Bringing society together is the 'critical issue' facing Singapore beyond elections: Heng Swee Keat
SINGAPORE: Bringing society together to cope with a period of massive change is the “really critical issue” facing Singapore beyond the upcoming elections, Deputy Prime Minister Heng Swee Keat said on Monday (Jun 8).
The ongoing COVID-19 pandemic has "shocked the system significantly" and across many fronts, including healthcare, the economy and geopolitics, said Mr Heng in an interview with The Straits Times.
The minister said he was “rather concerned” over a lack of global leadership in dealing with these issues.
Multilateral organisations - such as the World Health Organization and the International Monetary Fund, as well as regional banks such as the Asian Development Bank - may have to “rethink their roles and see what they can do in order to bring parties together”, said Mr Heng in the provided transcript.
“What we are seeing now is like-minded countries coming together to say, let’s band together and pursue our agenda."
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Singapore’s upcoming General Election is “really about direction-setting”, said Mr Heng, who is also the Finance Minister.
The next General Election has to be called by Apr 14, 2021, and Mr Heng had said on May 27 that elections were "coming nearer by the day".
“It is not just this one election, but I see significant changes that we need to make, significant challenges that we need to overcome, and significant opportunities not in the next three to six months, but in the next five to 10 years,” said the minister on Monday.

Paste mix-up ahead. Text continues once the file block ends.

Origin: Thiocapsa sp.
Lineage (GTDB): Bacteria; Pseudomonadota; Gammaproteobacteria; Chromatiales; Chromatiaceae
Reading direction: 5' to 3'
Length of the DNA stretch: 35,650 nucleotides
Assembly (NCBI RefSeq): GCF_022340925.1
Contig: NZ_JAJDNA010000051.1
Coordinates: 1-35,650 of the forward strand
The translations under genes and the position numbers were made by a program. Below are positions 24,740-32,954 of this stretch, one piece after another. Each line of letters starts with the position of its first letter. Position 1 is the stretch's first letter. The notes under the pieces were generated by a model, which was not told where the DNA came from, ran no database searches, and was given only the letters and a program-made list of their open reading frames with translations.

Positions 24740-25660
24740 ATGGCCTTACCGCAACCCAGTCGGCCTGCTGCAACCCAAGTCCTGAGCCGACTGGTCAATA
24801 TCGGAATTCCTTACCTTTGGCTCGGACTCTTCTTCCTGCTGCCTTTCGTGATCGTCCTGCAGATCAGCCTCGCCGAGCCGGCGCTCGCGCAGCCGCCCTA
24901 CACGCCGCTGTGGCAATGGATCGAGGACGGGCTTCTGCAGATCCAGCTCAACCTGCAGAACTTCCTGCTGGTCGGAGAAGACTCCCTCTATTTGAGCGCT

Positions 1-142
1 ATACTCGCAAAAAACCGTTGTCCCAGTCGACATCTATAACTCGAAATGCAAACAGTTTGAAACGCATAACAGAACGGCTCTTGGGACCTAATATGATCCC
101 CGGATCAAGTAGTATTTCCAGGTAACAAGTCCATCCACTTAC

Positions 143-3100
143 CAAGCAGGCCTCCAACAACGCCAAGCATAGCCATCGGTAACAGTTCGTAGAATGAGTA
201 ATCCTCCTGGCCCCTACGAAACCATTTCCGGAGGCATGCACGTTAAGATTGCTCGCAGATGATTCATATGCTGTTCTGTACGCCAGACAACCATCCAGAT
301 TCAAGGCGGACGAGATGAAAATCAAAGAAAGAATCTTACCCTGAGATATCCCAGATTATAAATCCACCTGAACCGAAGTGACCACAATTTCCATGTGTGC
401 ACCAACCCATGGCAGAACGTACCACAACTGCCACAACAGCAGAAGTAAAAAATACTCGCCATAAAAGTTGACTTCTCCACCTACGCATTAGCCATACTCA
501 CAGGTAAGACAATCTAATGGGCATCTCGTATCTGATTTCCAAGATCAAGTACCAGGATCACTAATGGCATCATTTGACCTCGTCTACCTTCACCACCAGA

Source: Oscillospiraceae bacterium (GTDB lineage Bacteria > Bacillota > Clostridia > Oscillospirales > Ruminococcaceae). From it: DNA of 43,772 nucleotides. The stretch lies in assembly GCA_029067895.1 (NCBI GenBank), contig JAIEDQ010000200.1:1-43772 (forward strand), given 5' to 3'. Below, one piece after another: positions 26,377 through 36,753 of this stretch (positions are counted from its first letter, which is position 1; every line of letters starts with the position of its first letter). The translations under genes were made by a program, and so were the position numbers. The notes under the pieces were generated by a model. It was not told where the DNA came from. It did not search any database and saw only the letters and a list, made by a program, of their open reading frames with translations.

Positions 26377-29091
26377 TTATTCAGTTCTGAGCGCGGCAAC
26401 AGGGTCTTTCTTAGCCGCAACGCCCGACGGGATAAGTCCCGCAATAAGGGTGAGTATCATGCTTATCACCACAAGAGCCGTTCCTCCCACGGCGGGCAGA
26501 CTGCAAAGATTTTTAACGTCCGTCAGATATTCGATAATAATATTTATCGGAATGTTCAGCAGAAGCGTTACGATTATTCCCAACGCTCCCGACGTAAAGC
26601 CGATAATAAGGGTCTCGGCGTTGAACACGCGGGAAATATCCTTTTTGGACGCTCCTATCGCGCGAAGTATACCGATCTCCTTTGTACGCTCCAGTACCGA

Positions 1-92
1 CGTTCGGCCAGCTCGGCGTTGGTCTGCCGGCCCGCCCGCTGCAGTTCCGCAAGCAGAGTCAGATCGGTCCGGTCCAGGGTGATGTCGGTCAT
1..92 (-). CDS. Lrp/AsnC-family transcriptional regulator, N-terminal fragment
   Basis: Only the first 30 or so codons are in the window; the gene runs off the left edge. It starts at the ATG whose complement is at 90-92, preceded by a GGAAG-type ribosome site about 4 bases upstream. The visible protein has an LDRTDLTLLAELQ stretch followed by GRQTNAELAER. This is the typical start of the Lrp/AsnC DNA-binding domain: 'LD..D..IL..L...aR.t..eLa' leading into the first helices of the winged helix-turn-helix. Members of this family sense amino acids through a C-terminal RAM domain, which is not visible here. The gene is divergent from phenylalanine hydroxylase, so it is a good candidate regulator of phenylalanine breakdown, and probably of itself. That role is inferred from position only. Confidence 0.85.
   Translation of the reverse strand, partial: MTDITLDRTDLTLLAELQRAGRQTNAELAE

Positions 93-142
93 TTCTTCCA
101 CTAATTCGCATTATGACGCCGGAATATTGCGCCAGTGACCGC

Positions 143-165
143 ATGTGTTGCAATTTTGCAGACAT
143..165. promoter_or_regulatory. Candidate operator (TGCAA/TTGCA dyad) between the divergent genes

“These are changes that will define Singapore in the future.”
Describing the COVID-19 pandemic as a “test of the generation”, Mr Heng said the next five to 10 years will be a test of how this generation overcomes the current crisis to emerge stronger.
“I would say that beyond party politics and elections, I hope that Singaporeans will focus on this one issue: How do we stay together as one people?”
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Mr Heng commended the Workers’ Party's secretary-general Pritam Singh, who last week said in Parliament that partisan politics should take a backseat, and that there should be “unity of purpose” in tackling the coronavirus crisis.
“Unfortunately, it is not the case for all parties," said Mr Heng. "There are parties that are looking at ‘well, this thing was not well done, that thing was not well done’ and so on, and ‘this Government has not done well in this’."
“There is a time and place to look back and see what can be done, but right now, you are in the midst of a major battle on many fronts, and all our people and all our leaders in every segment of our society must first and foremost look forward to what is ahead of us,” he said.
“What are the dangers in front of us? What are the opportunities in front of us? Let us focus our minds on the coming days and months and the future.”
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Now is not the time for accounting and fault-finding, said the minister.
“To me, that is a distraction from what we need to do going forward. For that reason, I said I will welcome any good suggestions about how we might do better in this battle,” said Mr Heng.
“I am very open to good ideas. You know my style,” he added, pointing to consultative efforts such as Our Singapore Conversation and Singapore Together, which he had spearheaded.
The current crisis is an “important occasion” to reinforce Singapore Together, he said.
“We should really look beyond this to the future of Singapore. How can Singapore come together to build the future of Singapore, and to rebuild structures which have been damaged by this gale-force wind.”